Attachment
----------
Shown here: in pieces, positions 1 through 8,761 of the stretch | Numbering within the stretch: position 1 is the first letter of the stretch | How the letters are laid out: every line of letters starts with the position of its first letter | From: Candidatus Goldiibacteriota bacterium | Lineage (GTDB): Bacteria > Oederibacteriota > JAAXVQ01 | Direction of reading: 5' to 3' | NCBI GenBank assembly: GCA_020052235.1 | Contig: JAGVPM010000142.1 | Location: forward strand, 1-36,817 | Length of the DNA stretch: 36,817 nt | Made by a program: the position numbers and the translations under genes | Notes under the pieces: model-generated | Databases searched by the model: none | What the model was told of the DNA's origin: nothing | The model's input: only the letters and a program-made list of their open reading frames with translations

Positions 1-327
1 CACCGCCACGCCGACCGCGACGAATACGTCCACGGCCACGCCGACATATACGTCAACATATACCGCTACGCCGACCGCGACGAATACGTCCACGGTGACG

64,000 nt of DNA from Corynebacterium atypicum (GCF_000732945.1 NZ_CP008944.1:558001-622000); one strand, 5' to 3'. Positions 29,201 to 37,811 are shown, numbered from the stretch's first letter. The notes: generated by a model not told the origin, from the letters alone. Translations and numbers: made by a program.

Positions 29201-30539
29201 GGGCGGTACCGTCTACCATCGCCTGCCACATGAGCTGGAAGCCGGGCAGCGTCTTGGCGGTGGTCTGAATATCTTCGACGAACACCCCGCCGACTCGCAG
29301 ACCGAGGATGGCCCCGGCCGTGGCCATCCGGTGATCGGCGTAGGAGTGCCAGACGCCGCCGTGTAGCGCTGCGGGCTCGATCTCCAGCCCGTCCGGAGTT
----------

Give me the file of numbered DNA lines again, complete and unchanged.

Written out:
Shown here: in pieces, positions 1 through 8,761 of the stretch | Numbering within the stretch: position 1 is the first letter of the stretch | How the letters are laid out: every line of letters starts with the position of its first letter | From: Candidatus Goldiibacteriota bacterium | Lineage (GTDB): Bacteria > Oederibacteriota > JAAXVQ01 | Direction of reading: 5' to 3' | NCBI GenBank assembly: GCA_020052235.1 | Contig: JAGVPM010000142.1 | Location: forward strand, 1-36,817 | Length of the DNA stretch: 36,817 nt | Made by a program: the position numbers and the translations under genes | Notes under the pieces: model-generated | Databases searched by the model: none | What the model was told of the DNA's origin: nothing | The model's input: only the letters and a program-made list of their open reading frames with translations

Positions 1-327
1 CACCGCCACGCCGACCGCGACGAATACGTCCACGGCCACGCCGACATATACGTCAACATATACCGCTACGCCGACCGCGACGAATACGTCCACGGTGACG

64,000 nt of DNA from Corynebacterium atypicum (GCF_000732945.1 NZ_CP008944.1:558001-622000); one strand, 5' to 3'. Positions 29,201 to 37,811 are shown, numbered from the stretch's first letter. The notes: generated by a model not told the origin, from the letters alone. Translations and numbers: made by a program.

Positions 29201-30539
29201 GGGCGGTACCGTCTACCATCGCCTGCCACATGAGCTGGAAGCCGGGCAGCGTCTTGGCGGTGGTCTGAATATCTTCGACGAACACCCCGCCGACTCGCAG
29301 ACCGAGGATGGCCCCGGCCGTGGCCATCCGGTGATCGGCGTAGGAGTGCCAGACGCCGCCGTGTAGCGCTGCGGGCTCGATCTCCAGCCCGTCCGGAGTT